Yes, You Can Grind Coffee Beans in a Blender

If your favorite mug reads in big, bold letters, “Don’t talk to me until I’ve had my coffee,” you’re speaking to our collective soul. Just like your go-to daily skincare routine and non-negotiable hot girl walk, the morning isn’t complete until you’ve peeled your eyes open and instantly taken care of the first order of business for the day: Glugging an entire cup of cold brew. Aaaaah.

TBH, whether or not you’ve had your coffee can be the deciding factor between existing as Oscar the Grouch or Elmo for the day. And although there’s nothing wrong with a drive-thru cup of joe, Jiyoon Han, co-owner and founder of Bean & Bean, a New York-based, AAPI family-owned coffee company, says that using freshly ground, high-quality beans is key to achieving coffee nirvana.

Before you open the Amazon app to order a pricy burr coffee grinder and add yet another appliance to your heaping collection of kitchen gadgets, Han says that you can easily transform your blender into a coffee grinder in seconds. Although this genius trick yields solid results, Han explains that there are a few key steps and considerations to grinding coffee beans in a blender that can give you the best-quality cup. Here’s everything you need to know.

How to grind coffee beans using a blender, according to a coffee expert

Although Han would love for everyone to have access to proper coffee-making equipment, she says it’s most definitely not a necessity. “As a roaster, we have to relinquish any sort of judgment because coffee is highly contextual. My goal is to meet the customer where they’re at, without forcing them or pushing them where they don’t want to be at that moment in time,” she says.

Instead, there are a few simple tricks to making a great cup of coffee with what you’ve got. “Most people don’t have a burr grinder, but there are different ways in which you can brew a good cup despite that,” Han says. “When I’m in my own kitchen, I have everything I need and want. However, when I go to my grandmother’s house in the countryside in Korea, she doesn’t have all of these things. She doesn’t have a burr grinder, so I do what I can with what I have.”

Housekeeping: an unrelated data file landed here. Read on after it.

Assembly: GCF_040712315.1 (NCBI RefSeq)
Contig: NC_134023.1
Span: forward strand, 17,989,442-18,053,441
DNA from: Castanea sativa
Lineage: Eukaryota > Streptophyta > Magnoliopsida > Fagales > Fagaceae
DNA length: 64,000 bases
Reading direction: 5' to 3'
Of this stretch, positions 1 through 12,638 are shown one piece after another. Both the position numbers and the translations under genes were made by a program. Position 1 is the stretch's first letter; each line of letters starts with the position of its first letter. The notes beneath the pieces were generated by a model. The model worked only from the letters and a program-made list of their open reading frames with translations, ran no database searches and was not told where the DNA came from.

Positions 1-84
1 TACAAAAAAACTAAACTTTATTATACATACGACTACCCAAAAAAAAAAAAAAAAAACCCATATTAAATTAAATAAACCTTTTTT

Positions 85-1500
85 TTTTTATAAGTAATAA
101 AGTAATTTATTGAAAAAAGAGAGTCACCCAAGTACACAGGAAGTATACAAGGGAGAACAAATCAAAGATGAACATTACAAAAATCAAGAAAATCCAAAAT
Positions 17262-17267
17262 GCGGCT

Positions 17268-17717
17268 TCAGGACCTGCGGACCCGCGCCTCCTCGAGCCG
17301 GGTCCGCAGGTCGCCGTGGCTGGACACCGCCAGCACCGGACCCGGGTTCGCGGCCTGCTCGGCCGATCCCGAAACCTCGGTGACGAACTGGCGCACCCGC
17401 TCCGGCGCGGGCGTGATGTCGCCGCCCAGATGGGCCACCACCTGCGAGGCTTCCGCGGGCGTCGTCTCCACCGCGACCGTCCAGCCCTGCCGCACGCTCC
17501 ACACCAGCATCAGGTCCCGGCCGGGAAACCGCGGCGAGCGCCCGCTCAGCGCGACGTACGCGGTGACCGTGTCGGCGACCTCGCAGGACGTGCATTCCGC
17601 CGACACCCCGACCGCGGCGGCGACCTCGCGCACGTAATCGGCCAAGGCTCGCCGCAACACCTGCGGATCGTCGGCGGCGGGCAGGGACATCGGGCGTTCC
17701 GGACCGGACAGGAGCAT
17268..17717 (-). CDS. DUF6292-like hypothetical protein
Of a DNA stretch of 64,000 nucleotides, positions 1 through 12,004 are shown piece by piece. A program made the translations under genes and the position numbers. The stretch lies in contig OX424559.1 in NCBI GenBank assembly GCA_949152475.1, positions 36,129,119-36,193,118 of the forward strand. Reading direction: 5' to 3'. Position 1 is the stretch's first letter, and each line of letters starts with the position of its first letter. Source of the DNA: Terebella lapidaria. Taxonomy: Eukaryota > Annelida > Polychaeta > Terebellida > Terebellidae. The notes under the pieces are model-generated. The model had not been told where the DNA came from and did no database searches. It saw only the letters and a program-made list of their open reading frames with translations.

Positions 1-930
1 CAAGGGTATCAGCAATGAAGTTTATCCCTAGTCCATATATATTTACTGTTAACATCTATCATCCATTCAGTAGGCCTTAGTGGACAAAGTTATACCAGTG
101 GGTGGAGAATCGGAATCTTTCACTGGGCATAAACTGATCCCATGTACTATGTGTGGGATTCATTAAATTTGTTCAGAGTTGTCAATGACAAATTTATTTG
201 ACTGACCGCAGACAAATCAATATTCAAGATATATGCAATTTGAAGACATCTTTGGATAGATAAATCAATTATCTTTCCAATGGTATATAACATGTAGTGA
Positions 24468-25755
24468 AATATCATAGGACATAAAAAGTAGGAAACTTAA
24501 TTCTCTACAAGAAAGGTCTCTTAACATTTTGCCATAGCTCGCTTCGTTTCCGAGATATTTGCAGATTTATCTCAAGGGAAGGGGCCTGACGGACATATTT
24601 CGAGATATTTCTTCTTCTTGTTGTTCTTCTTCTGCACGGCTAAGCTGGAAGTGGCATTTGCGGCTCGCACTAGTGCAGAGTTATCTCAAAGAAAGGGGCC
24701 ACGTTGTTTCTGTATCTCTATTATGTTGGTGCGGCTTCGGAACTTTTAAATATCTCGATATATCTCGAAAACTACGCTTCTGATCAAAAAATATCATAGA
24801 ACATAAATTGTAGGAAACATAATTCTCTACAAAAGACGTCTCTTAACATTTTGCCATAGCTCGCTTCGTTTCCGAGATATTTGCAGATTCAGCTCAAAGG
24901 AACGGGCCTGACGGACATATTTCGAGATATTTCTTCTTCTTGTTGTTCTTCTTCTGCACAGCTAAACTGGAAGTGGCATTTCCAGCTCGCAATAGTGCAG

At her grandmother’s home, Han uses a small, hand-held, two-blade spice blender to get the job done, and adds that you can use your standard full-size blender in the same way. The key, she says, is to work in small batches and pulse the blender in short increments to avoid overheating the product. Between blending intervals, Han makes sure to give the coffee a shake to redistribute the granules to achieve the most consistent texture possible. And if you end up with a few larger particles, all you need to do is pass the coffee through a sieve. (She simply regrinds these larger pieces again to achieve a finer consistency and avoid wasting any precious beans.)

Although the burr grinders will achieve the best and most uniform texture as quickly and efficiently as possible, Han says that blender-ground coffee beans definitely do the trick—especially for a few specific brewing methods and beans. She says that French press or cold brew immersion methods and medium and dark roasts will be the most forgiving combinations in terms of taste if your grinds aren’t exactly super consistent in size and shape.

PS Han says never to store your coffee grounds in the refrigerator; It’s a natural deodorizer and will absorb any and all smells, including last night’s leftovers.

The five key steps to making the *perfect* cup of coffee just like a professional barista

Use high-quality, fresh coffee beans. No matter how evenly-ground your beans are, you’ll never make a truly delicious tasting mug using ancient and/or low-grade coffee beans.

Enlist a burr grinder (or blender, of course). Use a coffee grinder or blender to grind coffee to the right consistency, which depends on the brewing method. Han says you’ll want super-fine coffee grinds, like table salt or sugar for espresso, medium-ground for pour-over or drip, and coarse for French press or cold brew.

Stick to a pour-over method. To brew the coffee, Han suggests using a pour-over device like a Kalita Wave, Chemex, or V60. Han also says to soak the filter in clean water before using it to remove any paper-like residual taste.

Keep a scale handy. According to Han, this helps track how much coffee you’re using and achieve a well-balanced beverage. “You’ll want to brew at a one to 15 ratio, one being coffee and 15 water,” she says.

Temperature-controlled kettle. “The water should be set at 195 to 205 degrees Fahrenheit. This is something I manipulate depending on much coffee there is, but this is the general range,” Han says.

Consider this a dietitian’s love letter to coffee:

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